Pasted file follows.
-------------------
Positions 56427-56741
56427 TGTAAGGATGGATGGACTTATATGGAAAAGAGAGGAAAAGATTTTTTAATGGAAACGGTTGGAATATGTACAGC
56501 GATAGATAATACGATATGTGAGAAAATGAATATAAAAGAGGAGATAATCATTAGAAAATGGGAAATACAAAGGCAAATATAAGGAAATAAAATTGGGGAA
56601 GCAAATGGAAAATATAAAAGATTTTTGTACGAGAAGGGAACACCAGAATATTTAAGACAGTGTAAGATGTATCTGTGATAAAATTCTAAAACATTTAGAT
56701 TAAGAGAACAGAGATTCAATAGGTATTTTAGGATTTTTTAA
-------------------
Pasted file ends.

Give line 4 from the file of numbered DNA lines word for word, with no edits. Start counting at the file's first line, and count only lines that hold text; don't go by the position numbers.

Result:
56601 GCAAATGGAAAATATAAAAGATTTTTGTACGAGAAGGGAACACCAGAATATTTAAGACAGTGTAAGATGTATCTGTGATAAAATTCTAAAACATTTAGAT